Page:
In this paper, a nonlinear MSFF system model which is based on leader-follower architecture around the earth orbit is introduced. Although there has been a number of studies on leader-follower structure, due to the complex orbital environments, traditional control methods encounter great challenges, such as adaptive and variable structure control methods [5, 14, 15], because under out-space circumstance, it is very hard to get the relative detailed information of the disturbances and uncertainties, even a relatively accurate model for the spacecraft.

In consideration of the deficiencies of traditional control approaches, we propose a memory/immunology-based control approach based on our previous studies [16, 17]. This approach is inspired by human memory and immune systems, and it does not rely on precise information about system model and environment uncertainties. Instead, it makes use of past control experience and current system behavior to generate new control actions, steering the vehicles toward the desired locations/positions. Moreover, this control approach demands less computation as compared with most other methods. Both theoretical proof and simulation results confirm the effectiveness of the proposed approach.

2. Biological Fundamentals

2.1. Human Memory System

Human memory is one of the most intriguing biological phenomena in the nature; it is what makes possible so many of our complex cognitive functions, including communicating and learning.

There are close links between learning and memory. The existence of memory depends on previous learning, and learning can most clearly be demonstrated by good performance on a memory test. Learning and memory involve three stages (see Figure 2): (1)encoding, involving the processes occurring during presentation of the learning material;(2)storage, in which, as a result of encoding, some information is stored within the memory system;(3)retrieval, which involves recovering or extracting stored information from the memory system.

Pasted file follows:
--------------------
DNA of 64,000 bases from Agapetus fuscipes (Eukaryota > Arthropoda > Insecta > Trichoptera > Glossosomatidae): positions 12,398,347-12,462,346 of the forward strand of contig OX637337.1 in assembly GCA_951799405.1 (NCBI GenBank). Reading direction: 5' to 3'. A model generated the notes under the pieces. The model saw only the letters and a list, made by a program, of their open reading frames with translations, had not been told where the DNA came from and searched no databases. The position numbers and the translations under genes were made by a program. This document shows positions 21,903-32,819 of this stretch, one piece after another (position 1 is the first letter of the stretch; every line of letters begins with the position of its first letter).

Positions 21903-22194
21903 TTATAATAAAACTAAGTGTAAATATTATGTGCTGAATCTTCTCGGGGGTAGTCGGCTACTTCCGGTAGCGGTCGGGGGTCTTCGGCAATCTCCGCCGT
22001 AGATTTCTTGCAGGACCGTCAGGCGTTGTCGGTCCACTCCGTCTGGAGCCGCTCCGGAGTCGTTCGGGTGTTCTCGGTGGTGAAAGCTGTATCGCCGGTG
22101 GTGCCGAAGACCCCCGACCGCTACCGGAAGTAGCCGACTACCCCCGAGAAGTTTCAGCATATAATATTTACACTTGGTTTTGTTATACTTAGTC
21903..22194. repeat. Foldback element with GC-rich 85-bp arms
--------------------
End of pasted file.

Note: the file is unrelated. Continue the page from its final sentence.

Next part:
456410.fig.002
Figure 2: Human memory/learning system.

Analogies between the memory system (MS) and the control system (CS) are presented in Table 1.

tab1
Table 1: Analogies between MS and CS.

2.2. Immune System

The protection system that eliminates foreign substances that invade a living body is called the immune system [18].

The human immune system works on two levels with the general goal of pathogen control: a general response mechanism, called innate immunity that does not directly respond to any specific pathogen, and a specific, antibody-mediated response mechanism called acquired immunity.

Each type of B-cell in the immune system is genetically programmed to secrete antibodies that are able to recognize one particular antigen. Hence, the immune system as a whole can recognize large numbers of antigens; any type of B-cell is just a tiny proportion of the whole.

When one type of antigen is recognized and binds to an antibody, this type of B-cell that secretes such antibodies is induced to proliferate rapidly. In other words, it is stimulated. Hence, more appropriate antibodies are generated to deal with the infection. One type of antigen may be recognized by several types of antibodies, among which the most suitable are stimulated strongly, and the less suitable receive less stimulation (see Figure 3).